About Us

Data & Network Science in K-20 Education aims to bring data, network, complexity and systems science literacy to a sustainable “K-20” STEM+Art education pipeline of innovators in research and education.

Led by the Center for Polymer Studies (CPS) Science Education Group at Boston University, we accelerate the integration of science education and interdisciplinary science research. Our research is devoted to interdisciplinary study of aspects of polymer, random, fractal and complex systems. In the CPS Science Education Group, we have  been dedicated, for 26 years,  to enhancing undergraduate and K-12 science education by adapting research-based models and visualization tools, developing new curricula, hosting workshops and summer internships, and involving undergraduate and graduate university students in K-12 classrooms.

trunfio-150Paul A. Trunfio
Sr. Research Scientist
Director, Science Education Group @ Center for Polymer Studies
Department of Physics

Paul has developed and led education hands-on, curriculum and outreach efforts on a broad range of research topics including fractals, molecular dynamics computer modeling, neuroscience computer modeling, and complex systems and networks.

Gene Stanley LOWRES PortraitH. Eugene Stanley
Professor of Physics
Director, Center for Polymer Studies
Department of Physics

Gene’s research spans many fields and are studied from the perspective of statistical physics; these efforts have long served as an incubator for translating science research into science education, thereby creating sparks of enthusiasm amongst students and teachers.


NetSci High immerses high school students and teachers in the burgeoning field of network science, a core pathway to making sense of many kinds of Big Data, a partnership between Center for Polymer Studies (CPS) Science Education Group at Boston University, New York Hall of Science and Binghamton University at SUNY’s Collective Dynamics of Complex Systems Research Group.

At Boston University, Paul Trunfio and Gene Stanley lead the program.

At New York Hall of Science (NYSCI), our collaborators on network science are Steve Uzzo and Catherine Cramer.  Since 1986, NYSCI has served over seven million children, parents and teachers. NYSCI’s mission is to convey the excitement and understanding of science and technology to children, families, teachers and others by galvanizing their curiosity and offering them creative, participatory ways to learn. NYSCI features the largest collection of hands-on science exhibits in New York City. Visitors of all ages can explore over 450 interactive exhibits, including Connections, an exhibit on networks.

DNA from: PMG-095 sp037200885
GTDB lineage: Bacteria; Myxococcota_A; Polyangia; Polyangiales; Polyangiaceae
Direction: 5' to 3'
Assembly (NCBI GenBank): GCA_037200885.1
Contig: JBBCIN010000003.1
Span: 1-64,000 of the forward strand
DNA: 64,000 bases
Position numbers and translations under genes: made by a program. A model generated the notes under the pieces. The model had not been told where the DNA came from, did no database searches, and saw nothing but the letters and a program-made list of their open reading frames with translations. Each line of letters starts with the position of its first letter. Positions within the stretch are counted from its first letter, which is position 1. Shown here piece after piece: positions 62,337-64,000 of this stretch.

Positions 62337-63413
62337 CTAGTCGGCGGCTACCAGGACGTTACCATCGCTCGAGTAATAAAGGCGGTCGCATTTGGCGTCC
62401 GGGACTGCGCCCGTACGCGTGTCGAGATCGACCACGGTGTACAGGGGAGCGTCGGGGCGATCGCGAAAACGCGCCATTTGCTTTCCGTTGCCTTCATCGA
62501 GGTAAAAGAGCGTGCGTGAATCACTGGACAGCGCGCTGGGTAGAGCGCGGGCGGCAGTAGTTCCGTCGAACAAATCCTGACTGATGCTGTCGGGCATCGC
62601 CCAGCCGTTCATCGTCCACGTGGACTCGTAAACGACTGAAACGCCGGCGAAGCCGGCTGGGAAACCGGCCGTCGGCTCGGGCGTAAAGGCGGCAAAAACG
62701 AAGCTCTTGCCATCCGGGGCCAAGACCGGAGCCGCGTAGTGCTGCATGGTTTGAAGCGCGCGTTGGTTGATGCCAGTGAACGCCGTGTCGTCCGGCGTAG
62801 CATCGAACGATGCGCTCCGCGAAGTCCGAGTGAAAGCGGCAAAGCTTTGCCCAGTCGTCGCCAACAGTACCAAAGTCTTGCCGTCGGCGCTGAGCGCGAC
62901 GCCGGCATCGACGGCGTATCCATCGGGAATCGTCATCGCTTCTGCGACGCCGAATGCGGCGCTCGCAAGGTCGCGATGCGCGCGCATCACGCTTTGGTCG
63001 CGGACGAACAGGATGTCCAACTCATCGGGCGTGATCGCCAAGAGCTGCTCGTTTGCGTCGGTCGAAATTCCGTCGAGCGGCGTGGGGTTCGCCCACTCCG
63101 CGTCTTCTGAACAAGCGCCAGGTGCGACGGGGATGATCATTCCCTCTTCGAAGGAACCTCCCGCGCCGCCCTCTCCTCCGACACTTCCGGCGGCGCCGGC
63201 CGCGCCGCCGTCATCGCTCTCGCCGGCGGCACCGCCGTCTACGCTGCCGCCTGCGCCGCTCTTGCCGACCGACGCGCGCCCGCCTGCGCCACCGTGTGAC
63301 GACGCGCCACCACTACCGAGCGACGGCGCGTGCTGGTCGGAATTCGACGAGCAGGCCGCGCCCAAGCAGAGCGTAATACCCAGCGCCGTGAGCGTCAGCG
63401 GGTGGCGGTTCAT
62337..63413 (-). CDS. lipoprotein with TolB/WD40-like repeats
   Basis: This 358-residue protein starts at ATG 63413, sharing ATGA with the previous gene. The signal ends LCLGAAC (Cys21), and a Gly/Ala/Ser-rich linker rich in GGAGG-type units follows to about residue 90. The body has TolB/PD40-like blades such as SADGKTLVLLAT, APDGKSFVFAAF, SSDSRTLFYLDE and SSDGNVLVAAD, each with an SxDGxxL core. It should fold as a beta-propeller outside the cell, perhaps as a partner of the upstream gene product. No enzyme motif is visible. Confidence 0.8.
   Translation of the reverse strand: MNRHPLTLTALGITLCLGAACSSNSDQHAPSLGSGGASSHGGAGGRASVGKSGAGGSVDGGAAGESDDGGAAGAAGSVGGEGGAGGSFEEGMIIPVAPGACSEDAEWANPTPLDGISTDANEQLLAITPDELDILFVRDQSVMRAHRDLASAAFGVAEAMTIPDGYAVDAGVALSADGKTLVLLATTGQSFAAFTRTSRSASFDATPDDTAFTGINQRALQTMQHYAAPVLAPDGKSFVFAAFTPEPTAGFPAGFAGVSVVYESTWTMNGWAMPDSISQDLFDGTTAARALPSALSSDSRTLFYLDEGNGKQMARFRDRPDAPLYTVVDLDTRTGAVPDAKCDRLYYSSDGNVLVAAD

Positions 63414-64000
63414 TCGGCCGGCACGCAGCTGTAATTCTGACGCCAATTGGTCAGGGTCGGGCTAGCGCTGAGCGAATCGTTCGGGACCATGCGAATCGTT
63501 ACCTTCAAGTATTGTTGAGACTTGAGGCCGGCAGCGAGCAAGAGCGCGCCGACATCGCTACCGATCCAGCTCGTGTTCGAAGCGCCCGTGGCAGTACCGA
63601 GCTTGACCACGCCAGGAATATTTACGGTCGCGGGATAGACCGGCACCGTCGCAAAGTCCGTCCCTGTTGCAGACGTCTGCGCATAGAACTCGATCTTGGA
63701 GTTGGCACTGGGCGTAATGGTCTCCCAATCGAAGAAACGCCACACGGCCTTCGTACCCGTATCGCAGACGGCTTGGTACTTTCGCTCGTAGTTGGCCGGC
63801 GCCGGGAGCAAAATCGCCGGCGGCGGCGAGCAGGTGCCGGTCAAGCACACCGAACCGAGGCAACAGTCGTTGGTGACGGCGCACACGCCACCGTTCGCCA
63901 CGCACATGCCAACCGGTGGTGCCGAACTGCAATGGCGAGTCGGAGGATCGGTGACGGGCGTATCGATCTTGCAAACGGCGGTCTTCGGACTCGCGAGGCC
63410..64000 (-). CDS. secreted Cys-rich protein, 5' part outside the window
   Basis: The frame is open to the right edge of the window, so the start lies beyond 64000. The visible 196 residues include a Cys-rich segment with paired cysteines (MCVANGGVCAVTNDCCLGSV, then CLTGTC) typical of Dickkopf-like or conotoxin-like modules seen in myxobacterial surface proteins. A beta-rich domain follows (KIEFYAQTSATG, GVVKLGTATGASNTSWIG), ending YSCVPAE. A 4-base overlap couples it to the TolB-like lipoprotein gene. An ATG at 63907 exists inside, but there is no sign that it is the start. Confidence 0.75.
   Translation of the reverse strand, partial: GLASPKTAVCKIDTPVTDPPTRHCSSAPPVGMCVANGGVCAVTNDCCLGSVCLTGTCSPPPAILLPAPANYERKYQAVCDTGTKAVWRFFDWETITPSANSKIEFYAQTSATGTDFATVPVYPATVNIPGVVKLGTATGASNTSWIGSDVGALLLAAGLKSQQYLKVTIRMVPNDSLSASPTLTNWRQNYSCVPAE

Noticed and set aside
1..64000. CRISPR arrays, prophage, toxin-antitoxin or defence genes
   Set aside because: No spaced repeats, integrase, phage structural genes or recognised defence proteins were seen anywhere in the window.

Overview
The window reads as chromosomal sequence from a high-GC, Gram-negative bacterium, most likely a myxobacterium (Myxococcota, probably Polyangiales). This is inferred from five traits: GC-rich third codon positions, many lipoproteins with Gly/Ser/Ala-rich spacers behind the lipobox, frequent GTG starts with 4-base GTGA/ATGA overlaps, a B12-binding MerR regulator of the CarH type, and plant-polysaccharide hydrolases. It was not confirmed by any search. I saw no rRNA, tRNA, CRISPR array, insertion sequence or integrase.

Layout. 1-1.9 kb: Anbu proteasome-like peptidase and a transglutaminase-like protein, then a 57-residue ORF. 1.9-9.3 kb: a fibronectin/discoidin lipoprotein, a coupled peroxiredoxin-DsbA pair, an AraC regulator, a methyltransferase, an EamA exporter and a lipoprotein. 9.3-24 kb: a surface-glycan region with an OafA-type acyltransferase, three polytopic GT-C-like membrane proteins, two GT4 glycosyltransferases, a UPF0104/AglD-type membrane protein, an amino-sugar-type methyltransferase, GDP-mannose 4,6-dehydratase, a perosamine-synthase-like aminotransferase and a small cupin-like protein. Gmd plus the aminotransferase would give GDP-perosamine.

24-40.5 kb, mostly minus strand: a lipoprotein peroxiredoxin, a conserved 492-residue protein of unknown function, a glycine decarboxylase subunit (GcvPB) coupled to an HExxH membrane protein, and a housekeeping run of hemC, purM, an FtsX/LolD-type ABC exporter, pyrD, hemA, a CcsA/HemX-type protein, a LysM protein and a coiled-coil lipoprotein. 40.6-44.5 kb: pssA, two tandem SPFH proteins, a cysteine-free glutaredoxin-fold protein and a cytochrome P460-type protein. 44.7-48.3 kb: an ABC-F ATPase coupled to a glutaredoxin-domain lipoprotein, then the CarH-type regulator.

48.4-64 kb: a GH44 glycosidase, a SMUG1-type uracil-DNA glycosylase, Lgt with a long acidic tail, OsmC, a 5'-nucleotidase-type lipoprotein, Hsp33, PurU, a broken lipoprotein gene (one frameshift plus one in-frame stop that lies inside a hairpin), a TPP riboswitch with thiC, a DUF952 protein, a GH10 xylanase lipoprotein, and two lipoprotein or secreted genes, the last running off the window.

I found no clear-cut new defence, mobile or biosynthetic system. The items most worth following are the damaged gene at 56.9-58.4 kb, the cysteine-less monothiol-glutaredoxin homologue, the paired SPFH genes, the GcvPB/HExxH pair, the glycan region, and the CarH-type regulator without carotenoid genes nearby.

At Binghamton University (SUNY), Hiroki Sayama is a principal collaborator and leads the Collective Dynamics of Complex Systems (CoCo) Research Group. Together, Uzzo and Sayama co-founded a pilot version of the NetSci High Program.

  • Albert-László Barabási, Northeastern University – foundations of network science
  • Katy Börner, Indiana University – networks and visualization
  • Brooke Foucault-Welles, Northeastern University – social capital especially among young people
  • Cesar Hidalgo, MIT – economic development, systems biology, and social systems
  • Brian Keegan, Northeastern University – political influence in networks
  • David Lazer, Harvard University – computational social science, political networks
  • Sune Lehmann, Technical University of Denmark – social networks and citation networks
  • Isabelle Meirelles, OACD Toronto – information design and communication
  • Alex “Sandy” Pentland, MIT – computational social science
  • Mason Porter, University of Oxford – applied mathematics and education
  • Erzsébet Ravasz-Regan, Beth Israel Deaconess Medical Center – biological networks
  • Marshall Van Alstyne, Boston University – financial networks
  • Alessandro Vespignani, Northeastern University -disease spread
  • Uri Wilensky, Northwestern University – learning sciences and complex systems
  • Robin Wilkins, UNC-Greensboro – networks in neuroscience

  • Amit Bansil, Boston University – 2012-2014
  • Erzsébet Ravasz-Regan, Beth Israel Deaconess Medical Center – 2012-2015
  • Lori Sheetz, US Military Academy at West Point – 2012-present
  • Kristie Shirreffs, Binghamton University – 2012-2014
  • Paul Trunfio, Boston University – 2012-present
  • Huaye (Tina) Li, Stevens Institute of Technology – 2013-2014
  • Sakellarios Zairis, Columbia University – 2013-2015
  • Hollie Hans, Stevens Institute of Technology – 2014
  • Jeffrey Schmidt, Binghamton University – 2014-2015

For more information, please contact Paul Trunfio at trunfio@bu.edu